This is the 5th college football season since the incredible run of 2009. The Bearcat’s relevance on the college football landscape has slipped. It slipped when Butch’s first team bumbled its way through a 4-8 season and though they shared in conference titles the following 2 years, by not being the BCS representative the Bearcats while still relevant as a top team in a BCS conference never got back to the levels reached in 2009. Everything the Bearcats have done since Butch Jones left for Tennessee has been in an effort to stay relevant and hopefully get to the college football promise land and play in a top notch conference. The day after Butch Jones left, the Bearcats hired Tommy Tuberville from Texas Tech. Coach Tubs had spent most of his career as a head coach in the SEC, first at Ole Miss then producing a great run at Auburn, even going unbeaten in the SEC and somehow not getting to play for a National Title. The Bearcats have committed to investing in their football program by expanding and modernizing Nippert Stadium. Additionally, Tuberville seems to have them recruiting at a P5 level. There is a lot in place that fans can get excited about.
However, another 9-4 season will be a huge step backwards for this program. Last season there were highs and there were lows. Simply put, Tuberville’s first seasons was a complete mixed bag. The roster was much more talented than the 4 loss team we saw and at times showed that talent. It also had some horrific performances such as games at Miami, at South Florida, at Illinois and the Bowl game against UNC. It’s worth noting that UC’s last coaching change produced a 4-8 first year before back to back 10 win seasons with shared Big East Titles. Coaching changes can be tough, they are often a huge adjustment in the first year for the players. Really, of UC’s last 5 coaches only Brian Kelly managed to excel his first year and have a team live up to its potential. Year two, however, is a big deal. It says a lot about the direction of the program, especially when the talent is in place…and make no mistake the talent is in place this year.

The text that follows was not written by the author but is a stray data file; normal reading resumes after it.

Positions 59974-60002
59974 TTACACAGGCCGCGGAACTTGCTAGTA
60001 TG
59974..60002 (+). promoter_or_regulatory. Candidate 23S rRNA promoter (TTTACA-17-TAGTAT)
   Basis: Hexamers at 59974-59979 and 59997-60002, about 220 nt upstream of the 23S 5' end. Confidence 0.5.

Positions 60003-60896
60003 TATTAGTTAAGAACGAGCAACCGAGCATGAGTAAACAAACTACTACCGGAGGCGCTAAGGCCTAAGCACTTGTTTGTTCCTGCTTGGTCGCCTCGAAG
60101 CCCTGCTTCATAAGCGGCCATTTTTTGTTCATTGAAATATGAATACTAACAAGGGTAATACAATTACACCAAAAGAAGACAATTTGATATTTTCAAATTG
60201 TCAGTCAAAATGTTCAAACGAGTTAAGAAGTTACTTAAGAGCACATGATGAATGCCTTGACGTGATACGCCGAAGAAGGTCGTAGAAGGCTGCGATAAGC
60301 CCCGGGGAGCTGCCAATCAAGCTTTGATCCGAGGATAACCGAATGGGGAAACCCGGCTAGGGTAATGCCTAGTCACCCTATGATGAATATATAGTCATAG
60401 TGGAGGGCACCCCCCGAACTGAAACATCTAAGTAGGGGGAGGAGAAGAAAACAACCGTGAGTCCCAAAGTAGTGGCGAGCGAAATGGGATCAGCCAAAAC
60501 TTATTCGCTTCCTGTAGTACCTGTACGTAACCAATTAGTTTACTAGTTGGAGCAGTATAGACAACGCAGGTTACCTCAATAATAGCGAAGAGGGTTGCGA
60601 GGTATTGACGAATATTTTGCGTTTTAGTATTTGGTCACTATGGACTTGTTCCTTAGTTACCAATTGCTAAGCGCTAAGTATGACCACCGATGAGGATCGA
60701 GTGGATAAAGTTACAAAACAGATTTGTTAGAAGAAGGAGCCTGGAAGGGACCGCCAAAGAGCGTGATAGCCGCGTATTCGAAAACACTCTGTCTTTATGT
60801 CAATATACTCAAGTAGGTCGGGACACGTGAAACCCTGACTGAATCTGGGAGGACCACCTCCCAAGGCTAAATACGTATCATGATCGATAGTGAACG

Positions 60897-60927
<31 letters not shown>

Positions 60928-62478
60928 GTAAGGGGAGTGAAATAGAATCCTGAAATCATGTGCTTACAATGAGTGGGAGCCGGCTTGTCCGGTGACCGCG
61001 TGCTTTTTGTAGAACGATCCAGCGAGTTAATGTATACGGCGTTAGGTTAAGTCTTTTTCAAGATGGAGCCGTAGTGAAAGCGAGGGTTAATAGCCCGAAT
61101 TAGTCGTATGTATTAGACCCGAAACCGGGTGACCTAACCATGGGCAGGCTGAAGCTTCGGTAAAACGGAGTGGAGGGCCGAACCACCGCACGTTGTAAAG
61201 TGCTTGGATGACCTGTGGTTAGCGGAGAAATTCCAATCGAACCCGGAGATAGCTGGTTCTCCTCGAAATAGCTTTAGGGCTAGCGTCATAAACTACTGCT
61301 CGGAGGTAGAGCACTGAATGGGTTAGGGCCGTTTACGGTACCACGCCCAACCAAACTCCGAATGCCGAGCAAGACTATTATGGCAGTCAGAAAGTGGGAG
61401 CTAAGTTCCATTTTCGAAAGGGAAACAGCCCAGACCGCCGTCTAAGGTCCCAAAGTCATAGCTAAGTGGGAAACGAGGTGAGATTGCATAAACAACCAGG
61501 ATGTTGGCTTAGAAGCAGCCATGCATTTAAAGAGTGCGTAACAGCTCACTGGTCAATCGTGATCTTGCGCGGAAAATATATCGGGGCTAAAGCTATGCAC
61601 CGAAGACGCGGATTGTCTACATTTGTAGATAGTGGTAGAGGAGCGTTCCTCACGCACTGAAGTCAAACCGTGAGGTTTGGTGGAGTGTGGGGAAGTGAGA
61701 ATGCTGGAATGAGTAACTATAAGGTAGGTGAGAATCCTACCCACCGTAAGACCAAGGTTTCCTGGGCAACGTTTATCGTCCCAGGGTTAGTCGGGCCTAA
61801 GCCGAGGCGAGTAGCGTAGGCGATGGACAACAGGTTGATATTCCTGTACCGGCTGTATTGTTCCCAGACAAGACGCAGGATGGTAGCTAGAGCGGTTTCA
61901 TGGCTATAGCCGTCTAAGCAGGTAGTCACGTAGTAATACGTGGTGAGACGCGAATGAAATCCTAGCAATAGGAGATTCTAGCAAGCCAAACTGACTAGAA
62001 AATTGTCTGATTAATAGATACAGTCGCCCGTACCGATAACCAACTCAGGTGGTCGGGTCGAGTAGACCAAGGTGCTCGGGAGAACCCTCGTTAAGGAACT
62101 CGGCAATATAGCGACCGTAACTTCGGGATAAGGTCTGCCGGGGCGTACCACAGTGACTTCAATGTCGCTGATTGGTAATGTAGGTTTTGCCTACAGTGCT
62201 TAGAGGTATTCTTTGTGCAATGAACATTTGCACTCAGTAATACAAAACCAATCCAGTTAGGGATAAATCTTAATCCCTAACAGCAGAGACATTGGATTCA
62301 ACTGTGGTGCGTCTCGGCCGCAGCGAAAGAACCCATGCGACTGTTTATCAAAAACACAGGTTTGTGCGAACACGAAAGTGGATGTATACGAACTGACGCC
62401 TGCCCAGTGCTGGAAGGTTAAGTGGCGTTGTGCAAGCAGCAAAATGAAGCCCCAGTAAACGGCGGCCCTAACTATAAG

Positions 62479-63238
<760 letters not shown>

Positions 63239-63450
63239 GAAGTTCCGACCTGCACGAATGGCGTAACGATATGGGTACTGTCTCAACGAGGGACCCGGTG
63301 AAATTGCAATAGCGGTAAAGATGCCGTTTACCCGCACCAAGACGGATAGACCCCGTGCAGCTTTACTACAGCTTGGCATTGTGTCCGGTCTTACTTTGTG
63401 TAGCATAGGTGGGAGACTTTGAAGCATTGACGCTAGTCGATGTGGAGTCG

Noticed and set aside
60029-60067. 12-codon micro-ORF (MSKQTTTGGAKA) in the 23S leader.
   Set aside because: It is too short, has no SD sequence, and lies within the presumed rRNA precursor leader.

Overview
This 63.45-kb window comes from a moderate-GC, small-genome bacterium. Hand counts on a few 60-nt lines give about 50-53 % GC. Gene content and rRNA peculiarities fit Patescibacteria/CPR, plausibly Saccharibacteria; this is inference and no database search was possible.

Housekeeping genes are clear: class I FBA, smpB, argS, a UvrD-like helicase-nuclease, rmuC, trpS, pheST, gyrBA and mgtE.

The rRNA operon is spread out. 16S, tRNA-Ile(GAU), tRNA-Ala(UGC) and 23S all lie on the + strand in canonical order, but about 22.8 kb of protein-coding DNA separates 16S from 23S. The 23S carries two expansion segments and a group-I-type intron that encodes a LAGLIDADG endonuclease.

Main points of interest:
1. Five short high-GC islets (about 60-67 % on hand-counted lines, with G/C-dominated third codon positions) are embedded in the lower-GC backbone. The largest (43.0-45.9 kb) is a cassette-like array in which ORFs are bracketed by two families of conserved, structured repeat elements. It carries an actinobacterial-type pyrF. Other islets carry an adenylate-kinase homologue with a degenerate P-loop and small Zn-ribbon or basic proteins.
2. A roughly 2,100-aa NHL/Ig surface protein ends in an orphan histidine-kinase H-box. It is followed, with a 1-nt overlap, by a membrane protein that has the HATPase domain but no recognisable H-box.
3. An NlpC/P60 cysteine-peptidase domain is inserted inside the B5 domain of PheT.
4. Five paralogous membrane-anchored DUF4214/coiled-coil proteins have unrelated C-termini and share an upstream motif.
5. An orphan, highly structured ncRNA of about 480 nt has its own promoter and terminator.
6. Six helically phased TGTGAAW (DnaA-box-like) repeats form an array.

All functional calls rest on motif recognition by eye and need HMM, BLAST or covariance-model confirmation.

To me, anything short of a 10 win regular season will be a disappointment for this team. Ten wins will put UC in the thick of the AAC race. 11 wins will likely be enough for an Access Bowl bid. These are the sights the UC program needs to aim for every season. 10+ win regular seasons are how the Bearcat program will stay relevant in a largely irrelevant conference. Relevance keeps the remarkable rise of Bearcat football alive and moves it forward hopefully to new heights. We ultimately hope those new heights include resuming UC’s place at the big boy table and playing for a P5 conference.
UC is a program that has succeeded on the field at a level where it deserves to be there and a program with an administration that seems committed to bringing the Bearcats back to that level. Looking at the future of UC football the program must be excellent. It must be the premier G5 program. If the program achieves excellence it will continue to thrive and will likely get to where it wants to go. Without excellence UC football could go the way of the conference it resides in and become largely irrelevant. In short, the next few years are huge and as a fan, I can’t wait to witness it. I hope to see as many Bearcat fans down at PBS as possible Friday night. Go Bearcats!